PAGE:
Aug 21 Port Metro Vancouver, Canada's largest
port, said on Thursday it has approved a new facility to
transfer coal from trains onto barges at Fraser Surrey Docks, a
decision that followed lengthy public scrutiny over the
project's environmental and health impact.
After a permitting process lasting more than two years and
including environmental impact, air quality and other human
health assessments, the port said it found no "unacceptable
risks" in allowing the $15 million project to move forward.
The Fraser Surrey Docks terminal would handle up to 4
million metric tonnes of coal from the Burlington Northern Santa
Fe Railway Co (BNSF) each year, loading it
on barges bound for Texada Island, north of Vancouver, where it
would be transferred to large vessels for export.
Documents published last year by the port, which is a
corporation established by the Canadian government, said the
expansion would bring in one more train and two barges each day.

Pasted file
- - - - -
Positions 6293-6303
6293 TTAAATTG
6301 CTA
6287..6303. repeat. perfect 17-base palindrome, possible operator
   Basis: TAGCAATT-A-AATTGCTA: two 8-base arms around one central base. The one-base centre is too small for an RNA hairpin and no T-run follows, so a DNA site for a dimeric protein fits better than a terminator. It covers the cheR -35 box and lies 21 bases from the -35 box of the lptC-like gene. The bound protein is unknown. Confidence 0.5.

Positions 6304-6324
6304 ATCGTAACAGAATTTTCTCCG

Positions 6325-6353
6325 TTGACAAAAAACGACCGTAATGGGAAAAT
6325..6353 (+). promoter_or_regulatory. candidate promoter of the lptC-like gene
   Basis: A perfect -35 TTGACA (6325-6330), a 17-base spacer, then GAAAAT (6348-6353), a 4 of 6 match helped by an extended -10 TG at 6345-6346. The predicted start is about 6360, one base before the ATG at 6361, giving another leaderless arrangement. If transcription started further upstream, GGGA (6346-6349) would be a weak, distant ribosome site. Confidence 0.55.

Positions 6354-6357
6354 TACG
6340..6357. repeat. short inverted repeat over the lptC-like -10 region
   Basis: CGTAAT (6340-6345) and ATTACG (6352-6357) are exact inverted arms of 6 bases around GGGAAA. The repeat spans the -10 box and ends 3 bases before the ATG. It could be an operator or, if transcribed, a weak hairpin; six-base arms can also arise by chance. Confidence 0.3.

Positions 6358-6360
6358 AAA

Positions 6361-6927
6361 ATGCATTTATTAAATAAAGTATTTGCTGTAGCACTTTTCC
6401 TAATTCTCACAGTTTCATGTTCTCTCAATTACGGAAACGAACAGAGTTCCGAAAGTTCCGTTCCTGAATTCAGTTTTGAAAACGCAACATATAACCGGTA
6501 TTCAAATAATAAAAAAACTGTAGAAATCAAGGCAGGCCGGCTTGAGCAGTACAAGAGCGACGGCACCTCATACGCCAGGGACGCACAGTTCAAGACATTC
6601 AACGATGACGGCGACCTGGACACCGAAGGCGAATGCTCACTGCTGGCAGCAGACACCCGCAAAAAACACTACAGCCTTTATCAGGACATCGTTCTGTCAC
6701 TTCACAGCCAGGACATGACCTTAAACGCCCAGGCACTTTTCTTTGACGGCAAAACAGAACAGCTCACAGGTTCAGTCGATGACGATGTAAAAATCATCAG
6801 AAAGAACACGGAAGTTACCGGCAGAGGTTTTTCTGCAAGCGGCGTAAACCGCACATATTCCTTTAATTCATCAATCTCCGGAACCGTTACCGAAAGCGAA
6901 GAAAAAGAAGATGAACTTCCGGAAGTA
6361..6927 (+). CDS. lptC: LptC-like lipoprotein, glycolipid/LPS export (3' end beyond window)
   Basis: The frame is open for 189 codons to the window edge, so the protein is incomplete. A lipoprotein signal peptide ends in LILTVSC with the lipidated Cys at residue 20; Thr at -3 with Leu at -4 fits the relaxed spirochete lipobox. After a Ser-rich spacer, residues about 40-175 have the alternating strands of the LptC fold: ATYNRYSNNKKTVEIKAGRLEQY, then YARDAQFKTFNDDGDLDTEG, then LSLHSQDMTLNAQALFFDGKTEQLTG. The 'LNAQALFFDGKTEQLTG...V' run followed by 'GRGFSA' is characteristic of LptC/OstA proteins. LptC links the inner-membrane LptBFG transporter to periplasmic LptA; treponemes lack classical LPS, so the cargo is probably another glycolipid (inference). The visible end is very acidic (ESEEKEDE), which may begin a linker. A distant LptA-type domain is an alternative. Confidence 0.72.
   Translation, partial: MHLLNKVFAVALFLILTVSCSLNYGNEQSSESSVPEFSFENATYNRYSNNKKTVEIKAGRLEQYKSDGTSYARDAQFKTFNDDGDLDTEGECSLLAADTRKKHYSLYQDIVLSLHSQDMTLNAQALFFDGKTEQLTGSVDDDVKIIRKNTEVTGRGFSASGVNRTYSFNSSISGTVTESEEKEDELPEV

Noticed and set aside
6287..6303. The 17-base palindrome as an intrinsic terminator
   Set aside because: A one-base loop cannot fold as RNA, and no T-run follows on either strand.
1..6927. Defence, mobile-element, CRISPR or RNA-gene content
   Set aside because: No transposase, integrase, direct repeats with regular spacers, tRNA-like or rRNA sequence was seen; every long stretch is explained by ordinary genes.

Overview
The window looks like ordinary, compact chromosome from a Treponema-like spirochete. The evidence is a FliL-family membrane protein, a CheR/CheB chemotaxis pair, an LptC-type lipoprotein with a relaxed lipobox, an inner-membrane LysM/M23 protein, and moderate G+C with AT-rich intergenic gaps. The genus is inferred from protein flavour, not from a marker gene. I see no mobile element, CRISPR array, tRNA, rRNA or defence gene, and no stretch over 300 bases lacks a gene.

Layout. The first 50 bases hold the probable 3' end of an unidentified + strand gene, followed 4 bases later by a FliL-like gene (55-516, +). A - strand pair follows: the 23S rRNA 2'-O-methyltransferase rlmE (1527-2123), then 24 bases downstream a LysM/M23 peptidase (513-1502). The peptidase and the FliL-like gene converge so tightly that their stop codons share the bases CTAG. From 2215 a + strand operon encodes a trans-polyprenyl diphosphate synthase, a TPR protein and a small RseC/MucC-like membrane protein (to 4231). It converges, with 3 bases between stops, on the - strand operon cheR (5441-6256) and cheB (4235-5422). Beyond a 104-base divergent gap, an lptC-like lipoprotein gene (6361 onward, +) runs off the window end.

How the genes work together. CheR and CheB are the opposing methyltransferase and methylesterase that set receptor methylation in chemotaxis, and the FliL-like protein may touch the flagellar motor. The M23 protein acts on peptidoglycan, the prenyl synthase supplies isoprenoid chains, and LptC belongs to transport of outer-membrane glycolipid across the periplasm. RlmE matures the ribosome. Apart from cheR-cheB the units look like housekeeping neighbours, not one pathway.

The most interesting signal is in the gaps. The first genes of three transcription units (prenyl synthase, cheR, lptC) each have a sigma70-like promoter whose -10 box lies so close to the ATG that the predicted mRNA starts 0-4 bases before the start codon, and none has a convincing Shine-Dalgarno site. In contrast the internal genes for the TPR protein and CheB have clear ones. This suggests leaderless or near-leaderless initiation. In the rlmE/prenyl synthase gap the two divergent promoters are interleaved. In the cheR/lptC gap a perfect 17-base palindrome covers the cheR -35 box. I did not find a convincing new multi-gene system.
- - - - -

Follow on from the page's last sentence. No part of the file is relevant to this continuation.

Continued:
Cheap natural gas and tighter regulation has hurt coal
prices in the United States in recent years, prompting more
producers to look overseas for customers.
Port Metro Vancouver, which handles some $172 billion in
goods traded between more than 160 countries, announced new
requirements for the project last fall including prohibiting
on-site coal storage and making barges take extra measures to
prevent coal dust from escaping while in transit.
The moves were in response to public concerns about air
quality and health issues due to coal dust exposure.
The new facility is expected to begin operating in the fall
of 2015, said Jeff Scott, the chief executive of Fraser Surrey
Docks, which is the largest multipurpose marine terminal on
North America's West Coast.
(Reporting by Solarina Ho and Allison Martell; Editing by Paul